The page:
Using organic waste as fertilizer is not a new concept. Before the 1940s, when synthetic nitrogen fertilizer became widely available, animal manure and human waste were commonly used for improving crop yields around the world. This technique is receiving renewed interest as municipalities face increasing waste disposal challenges.
In a study conducted in Florida from 1997 to 2000 and published in the November/December 2002 issue of Agronomy Journal, scientists from the University of Floridas Institute of Food and Agricultural Sciences compared the effects of different kinds of sewage sludge versus commonly used synthetic nitrogen fertilizer on the forage crop bahiagrass.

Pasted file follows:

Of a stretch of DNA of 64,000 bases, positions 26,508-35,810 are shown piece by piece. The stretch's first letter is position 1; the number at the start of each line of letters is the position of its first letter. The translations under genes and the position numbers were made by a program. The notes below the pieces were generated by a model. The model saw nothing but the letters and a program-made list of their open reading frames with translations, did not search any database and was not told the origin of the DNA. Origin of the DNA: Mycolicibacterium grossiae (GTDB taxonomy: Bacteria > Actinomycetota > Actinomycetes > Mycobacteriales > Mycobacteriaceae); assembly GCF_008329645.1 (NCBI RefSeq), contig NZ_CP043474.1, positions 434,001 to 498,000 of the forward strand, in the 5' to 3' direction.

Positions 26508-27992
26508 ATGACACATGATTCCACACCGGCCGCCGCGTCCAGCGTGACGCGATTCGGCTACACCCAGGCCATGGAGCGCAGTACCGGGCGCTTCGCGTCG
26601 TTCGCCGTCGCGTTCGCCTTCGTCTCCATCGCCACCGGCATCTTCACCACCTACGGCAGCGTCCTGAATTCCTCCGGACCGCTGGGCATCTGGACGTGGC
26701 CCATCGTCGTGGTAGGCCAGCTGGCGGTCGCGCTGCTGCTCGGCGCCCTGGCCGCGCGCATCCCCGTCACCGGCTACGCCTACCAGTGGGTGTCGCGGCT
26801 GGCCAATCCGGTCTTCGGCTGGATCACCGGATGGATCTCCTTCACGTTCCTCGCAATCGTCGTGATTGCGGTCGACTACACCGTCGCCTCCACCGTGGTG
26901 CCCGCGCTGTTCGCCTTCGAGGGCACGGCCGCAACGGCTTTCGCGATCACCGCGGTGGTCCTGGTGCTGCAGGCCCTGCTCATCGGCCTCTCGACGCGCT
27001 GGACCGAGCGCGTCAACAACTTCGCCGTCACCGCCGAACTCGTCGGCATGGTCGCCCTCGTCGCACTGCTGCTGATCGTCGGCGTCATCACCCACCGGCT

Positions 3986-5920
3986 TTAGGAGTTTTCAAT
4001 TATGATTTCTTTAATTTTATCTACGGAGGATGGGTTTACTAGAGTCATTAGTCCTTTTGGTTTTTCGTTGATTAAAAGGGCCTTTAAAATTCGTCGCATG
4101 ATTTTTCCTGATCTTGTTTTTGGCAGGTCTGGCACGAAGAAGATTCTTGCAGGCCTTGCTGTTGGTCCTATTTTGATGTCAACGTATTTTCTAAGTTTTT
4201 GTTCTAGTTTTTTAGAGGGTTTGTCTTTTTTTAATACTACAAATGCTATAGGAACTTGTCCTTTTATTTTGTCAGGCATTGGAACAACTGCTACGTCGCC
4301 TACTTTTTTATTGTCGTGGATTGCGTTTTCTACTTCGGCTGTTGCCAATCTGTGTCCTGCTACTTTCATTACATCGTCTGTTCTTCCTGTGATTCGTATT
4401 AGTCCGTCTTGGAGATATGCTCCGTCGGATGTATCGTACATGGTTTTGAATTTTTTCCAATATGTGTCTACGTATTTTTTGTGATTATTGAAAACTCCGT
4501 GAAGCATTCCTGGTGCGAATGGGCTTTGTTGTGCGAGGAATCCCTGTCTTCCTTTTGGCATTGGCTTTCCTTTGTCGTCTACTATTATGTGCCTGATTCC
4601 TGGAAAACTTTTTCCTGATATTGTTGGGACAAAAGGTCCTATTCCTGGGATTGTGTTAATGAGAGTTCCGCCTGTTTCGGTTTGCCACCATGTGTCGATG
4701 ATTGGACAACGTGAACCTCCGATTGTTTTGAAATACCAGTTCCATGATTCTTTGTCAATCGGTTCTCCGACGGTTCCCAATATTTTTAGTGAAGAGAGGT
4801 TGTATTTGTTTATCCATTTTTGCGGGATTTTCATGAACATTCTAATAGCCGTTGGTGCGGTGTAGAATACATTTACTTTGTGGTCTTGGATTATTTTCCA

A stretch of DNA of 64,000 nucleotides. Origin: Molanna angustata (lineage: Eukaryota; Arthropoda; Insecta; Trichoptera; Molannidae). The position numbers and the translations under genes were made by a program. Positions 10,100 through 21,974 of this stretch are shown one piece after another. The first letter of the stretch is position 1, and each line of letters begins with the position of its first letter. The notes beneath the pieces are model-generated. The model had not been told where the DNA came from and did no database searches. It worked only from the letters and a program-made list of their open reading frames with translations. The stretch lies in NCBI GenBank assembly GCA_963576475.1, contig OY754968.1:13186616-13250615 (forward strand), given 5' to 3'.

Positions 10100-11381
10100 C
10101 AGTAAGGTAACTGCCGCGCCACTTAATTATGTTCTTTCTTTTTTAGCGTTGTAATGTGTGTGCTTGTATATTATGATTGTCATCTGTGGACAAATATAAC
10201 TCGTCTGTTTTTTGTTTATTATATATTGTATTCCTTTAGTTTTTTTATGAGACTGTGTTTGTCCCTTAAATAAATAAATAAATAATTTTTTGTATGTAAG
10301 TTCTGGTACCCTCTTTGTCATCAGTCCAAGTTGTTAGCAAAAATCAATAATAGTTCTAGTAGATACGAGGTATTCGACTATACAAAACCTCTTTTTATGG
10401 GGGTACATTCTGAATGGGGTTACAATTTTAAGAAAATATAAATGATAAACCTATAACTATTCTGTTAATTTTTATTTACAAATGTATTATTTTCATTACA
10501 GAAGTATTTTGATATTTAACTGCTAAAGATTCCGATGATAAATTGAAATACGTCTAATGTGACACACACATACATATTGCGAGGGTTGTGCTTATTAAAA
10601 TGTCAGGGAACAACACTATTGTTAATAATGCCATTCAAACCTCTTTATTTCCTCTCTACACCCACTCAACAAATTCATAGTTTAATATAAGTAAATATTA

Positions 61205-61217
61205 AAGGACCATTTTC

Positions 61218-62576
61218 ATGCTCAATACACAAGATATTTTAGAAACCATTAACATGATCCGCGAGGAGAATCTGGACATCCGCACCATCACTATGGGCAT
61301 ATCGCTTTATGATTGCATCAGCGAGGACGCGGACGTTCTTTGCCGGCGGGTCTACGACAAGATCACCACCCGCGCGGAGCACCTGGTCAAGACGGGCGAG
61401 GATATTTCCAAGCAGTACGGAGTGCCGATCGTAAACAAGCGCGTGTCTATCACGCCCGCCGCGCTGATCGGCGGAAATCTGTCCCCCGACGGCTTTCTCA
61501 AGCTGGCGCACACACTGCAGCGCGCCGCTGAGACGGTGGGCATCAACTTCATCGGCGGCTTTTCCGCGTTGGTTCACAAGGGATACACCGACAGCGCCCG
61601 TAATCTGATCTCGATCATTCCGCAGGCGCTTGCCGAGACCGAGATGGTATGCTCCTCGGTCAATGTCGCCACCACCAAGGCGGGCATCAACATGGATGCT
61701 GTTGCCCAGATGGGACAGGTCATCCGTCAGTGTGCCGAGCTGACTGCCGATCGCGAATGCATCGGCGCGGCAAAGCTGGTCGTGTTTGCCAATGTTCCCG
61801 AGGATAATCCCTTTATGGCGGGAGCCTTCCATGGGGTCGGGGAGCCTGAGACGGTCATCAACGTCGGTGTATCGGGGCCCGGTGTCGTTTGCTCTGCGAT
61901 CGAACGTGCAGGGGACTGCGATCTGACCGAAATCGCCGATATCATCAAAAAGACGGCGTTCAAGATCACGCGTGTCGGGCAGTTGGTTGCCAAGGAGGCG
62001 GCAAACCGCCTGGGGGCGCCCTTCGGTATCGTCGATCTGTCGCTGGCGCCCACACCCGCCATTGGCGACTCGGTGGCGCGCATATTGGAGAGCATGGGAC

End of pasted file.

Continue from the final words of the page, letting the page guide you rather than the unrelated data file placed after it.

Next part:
Researchers Martin B. Adjei and Jack E. Rechcigl studied yield, protein content, mineral content, and digestibility. Accumulation of heavy metals and nutrients in the crops, groundwater, and soil were also evaluated.
Funded in part by the Florida Department of Agriculture and Consumer Services, the study showed liquid forms of sludge are just as effective as traditional synthetic fertilizer. Some minerals such as phosphorus, calcium, and iron were higher in crops fertilized with sludge. In a very dry year, the water in liquid sludge can also enable nutrients to reach the crops rooting zone more effectively than synthetic fertilizer.
Liquid sludge if processed and applied according to specific guidelines has the potential to boost production dramatically. It is low in pathogens, inexpensive, and environmentally safe, said Adjei. Approximately half of Floridas 2.5 million acres of bahiagrass are fertilized with synthetic fertilizer yearly.